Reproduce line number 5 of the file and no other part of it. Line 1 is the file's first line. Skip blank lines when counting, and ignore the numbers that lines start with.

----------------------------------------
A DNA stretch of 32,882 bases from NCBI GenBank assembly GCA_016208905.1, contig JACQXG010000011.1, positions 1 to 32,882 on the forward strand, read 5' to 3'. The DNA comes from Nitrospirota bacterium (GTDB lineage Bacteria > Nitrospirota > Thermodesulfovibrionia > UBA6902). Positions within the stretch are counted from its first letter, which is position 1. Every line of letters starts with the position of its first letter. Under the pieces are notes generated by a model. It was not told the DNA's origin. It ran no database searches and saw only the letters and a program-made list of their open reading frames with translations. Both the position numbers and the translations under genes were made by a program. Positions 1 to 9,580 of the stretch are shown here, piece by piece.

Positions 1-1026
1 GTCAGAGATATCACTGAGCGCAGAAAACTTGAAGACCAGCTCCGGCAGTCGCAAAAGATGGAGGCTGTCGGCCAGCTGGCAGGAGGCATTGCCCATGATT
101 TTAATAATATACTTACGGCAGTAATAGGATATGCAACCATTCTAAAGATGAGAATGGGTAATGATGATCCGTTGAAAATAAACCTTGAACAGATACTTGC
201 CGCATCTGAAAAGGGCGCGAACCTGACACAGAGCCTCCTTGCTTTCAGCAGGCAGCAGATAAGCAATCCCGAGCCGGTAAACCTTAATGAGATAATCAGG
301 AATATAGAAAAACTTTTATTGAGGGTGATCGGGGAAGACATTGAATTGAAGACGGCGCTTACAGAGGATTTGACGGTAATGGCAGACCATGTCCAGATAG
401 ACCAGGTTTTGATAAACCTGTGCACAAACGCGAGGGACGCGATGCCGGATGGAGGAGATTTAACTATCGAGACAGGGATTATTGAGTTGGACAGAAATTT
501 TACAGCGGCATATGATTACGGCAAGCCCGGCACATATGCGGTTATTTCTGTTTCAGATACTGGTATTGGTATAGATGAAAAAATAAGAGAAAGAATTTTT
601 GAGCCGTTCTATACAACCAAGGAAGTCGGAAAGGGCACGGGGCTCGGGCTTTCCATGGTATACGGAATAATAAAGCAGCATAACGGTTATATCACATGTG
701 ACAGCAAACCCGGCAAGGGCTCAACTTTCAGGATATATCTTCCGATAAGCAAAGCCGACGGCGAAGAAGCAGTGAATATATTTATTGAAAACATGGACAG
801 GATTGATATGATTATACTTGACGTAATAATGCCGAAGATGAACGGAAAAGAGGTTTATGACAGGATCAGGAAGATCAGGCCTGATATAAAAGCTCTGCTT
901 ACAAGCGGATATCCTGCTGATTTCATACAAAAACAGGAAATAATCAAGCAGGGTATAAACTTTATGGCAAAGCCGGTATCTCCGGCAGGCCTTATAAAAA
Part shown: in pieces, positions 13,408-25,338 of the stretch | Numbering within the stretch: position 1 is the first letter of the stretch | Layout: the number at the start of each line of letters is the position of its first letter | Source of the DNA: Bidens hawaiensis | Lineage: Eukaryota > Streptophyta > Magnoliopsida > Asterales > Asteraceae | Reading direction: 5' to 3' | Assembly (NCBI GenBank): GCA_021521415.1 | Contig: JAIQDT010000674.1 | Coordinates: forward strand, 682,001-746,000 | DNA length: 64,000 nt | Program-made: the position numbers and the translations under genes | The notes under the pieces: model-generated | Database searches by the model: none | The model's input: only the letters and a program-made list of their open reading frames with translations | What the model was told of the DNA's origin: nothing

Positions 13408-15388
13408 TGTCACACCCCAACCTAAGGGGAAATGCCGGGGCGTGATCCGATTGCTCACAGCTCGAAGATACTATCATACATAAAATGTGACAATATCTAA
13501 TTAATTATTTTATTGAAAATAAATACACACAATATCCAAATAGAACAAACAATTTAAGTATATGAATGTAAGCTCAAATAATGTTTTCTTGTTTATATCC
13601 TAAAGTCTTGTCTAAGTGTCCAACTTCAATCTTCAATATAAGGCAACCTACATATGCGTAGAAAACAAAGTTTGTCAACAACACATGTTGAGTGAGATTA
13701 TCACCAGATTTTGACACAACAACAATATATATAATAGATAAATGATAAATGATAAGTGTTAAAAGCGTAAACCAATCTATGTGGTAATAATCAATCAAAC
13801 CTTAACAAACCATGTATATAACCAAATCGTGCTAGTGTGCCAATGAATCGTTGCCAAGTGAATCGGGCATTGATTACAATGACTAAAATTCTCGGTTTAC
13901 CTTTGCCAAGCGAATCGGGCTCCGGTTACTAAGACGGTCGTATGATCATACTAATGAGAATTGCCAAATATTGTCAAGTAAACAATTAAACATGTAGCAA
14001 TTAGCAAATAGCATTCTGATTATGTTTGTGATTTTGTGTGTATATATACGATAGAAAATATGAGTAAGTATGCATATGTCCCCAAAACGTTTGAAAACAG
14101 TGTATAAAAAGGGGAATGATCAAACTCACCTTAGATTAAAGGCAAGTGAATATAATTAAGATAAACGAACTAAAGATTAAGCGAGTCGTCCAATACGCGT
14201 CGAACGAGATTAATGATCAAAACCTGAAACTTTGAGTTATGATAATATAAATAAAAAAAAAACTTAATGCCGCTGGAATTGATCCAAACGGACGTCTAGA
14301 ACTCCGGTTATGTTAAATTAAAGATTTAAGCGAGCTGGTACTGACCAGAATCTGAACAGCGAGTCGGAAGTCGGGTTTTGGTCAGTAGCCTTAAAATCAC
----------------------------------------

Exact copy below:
201 CGCATCTGAAAAGGGCGCGAACCTGACACAGAGCCTCCTTGCTTTCAGCAGGCAGCAGATAAGCAATCCCGAGCCGGTAAACCTTAATGAGATAATCAGG